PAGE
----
Ernest Miller Hemingway was born on 06 21 1899 in Oak Park, Illinois, a suburb of Chicago. Hemingway was the first son and the second child born to Clarence Edmonds “Doc Ed” Hemingway – a country doctor, and Grace Hall Hemingway. Hemingway’s father attended the birth of Ernest and blew a horn on his front porch to announce to the neighbors that his wife had given birth to a boy. The Hemingways lived in a six-bedroom Victorian house built by Ernest’s widowed maternal grandfather, Ernest Miller Hall, an English immigrant and Civil War veteran who lived with the family. Hemingway was his namesake.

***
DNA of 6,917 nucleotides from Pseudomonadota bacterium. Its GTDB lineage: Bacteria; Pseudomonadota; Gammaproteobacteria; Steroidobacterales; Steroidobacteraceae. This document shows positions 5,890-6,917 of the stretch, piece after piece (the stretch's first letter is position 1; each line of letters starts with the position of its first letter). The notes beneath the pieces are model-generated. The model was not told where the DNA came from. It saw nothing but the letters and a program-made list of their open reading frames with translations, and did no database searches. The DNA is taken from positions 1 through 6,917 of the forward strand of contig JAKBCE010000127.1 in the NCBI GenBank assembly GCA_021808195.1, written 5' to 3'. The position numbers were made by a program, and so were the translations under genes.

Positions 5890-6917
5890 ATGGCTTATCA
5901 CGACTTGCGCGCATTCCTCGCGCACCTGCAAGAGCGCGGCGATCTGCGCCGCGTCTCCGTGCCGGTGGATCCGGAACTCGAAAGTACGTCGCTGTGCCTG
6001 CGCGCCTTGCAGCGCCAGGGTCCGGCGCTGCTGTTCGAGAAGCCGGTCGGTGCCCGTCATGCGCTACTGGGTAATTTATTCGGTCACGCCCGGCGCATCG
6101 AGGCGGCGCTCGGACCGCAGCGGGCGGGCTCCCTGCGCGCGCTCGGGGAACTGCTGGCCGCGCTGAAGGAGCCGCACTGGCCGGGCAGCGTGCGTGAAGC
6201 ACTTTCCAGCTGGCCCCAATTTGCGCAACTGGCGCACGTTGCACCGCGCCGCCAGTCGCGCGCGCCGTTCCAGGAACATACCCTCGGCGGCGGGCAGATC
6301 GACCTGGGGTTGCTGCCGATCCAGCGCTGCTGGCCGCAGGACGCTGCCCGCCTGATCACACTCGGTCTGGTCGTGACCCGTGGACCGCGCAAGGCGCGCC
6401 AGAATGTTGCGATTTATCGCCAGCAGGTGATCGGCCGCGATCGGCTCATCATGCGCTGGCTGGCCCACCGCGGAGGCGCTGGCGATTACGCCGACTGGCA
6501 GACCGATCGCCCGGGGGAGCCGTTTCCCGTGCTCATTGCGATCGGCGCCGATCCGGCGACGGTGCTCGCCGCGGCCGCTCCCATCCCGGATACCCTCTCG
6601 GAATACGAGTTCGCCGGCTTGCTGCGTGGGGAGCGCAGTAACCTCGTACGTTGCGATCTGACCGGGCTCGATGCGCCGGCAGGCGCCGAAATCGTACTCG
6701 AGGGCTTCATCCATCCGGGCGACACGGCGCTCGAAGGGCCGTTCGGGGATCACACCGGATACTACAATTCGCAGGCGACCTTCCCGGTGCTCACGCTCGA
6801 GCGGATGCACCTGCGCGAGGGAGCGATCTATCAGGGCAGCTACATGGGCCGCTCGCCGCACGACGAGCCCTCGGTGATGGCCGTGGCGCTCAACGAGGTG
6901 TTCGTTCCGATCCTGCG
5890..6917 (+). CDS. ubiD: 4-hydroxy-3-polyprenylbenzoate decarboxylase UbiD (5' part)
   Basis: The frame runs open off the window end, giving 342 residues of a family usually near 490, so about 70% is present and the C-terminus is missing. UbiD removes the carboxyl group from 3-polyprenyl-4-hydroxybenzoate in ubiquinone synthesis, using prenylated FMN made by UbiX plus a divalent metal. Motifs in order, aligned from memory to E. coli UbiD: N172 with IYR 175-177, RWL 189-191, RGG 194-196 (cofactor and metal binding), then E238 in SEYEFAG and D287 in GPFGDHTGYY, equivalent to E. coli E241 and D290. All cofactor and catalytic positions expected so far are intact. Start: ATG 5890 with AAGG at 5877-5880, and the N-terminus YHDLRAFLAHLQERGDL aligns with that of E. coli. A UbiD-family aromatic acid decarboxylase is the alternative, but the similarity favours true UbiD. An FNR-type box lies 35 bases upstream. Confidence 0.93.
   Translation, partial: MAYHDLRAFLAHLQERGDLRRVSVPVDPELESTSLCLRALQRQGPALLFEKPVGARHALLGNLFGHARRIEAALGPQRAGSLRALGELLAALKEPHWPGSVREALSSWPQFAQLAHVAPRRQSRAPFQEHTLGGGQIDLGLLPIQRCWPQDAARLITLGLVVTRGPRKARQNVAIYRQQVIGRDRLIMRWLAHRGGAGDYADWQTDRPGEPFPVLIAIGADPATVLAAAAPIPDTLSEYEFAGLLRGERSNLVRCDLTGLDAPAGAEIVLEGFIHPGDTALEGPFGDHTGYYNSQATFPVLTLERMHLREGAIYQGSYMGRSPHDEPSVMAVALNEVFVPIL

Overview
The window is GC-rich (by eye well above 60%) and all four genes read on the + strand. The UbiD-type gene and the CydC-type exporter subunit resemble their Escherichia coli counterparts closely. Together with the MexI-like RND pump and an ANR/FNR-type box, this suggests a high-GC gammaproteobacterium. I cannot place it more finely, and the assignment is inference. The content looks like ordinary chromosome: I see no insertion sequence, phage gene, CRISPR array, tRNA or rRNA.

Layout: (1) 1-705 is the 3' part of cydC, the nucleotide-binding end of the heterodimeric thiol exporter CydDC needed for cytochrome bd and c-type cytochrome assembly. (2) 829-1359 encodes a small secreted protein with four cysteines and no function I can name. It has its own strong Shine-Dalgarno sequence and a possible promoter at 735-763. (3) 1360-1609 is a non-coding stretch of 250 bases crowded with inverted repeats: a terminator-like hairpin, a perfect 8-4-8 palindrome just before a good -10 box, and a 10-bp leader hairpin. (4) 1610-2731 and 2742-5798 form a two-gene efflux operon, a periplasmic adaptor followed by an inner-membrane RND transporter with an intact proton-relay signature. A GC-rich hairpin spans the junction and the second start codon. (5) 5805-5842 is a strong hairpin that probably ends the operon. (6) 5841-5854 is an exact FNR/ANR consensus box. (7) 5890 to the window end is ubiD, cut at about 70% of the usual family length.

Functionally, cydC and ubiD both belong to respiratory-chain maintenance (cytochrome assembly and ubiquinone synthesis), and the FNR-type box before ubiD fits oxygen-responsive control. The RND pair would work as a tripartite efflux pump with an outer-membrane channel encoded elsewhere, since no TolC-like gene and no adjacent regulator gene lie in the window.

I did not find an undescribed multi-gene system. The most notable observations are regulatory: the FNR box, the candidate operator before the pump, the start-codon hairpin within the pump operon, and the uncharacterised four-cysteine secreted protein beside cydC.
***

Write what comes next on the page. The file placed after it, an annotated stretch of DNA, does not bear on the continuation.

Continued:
Hemingway’s mother once aspired to an opera career and earned money giving voice and music lessons. She was domineering and narrowly religious, mirroring the strict Protestant ethic of Oak Park, which Hemingway later said had “wide lawns and narrow minds”. While his mother hoped that her son would develop an interest in music, Hemingway adopted his father’s outdoorsman hobbies of hunting, fishing and camping in the woods and lakes of Northern Michigan. The family owned a summer home called Windemere on Walloon Lake, near Petoskey, Michigan and often spent summers vacationing there. These early experiences in close contact with nature instilled in Hemingway a lifelong passion for outdoor adventure and for living in remote or isolated areas.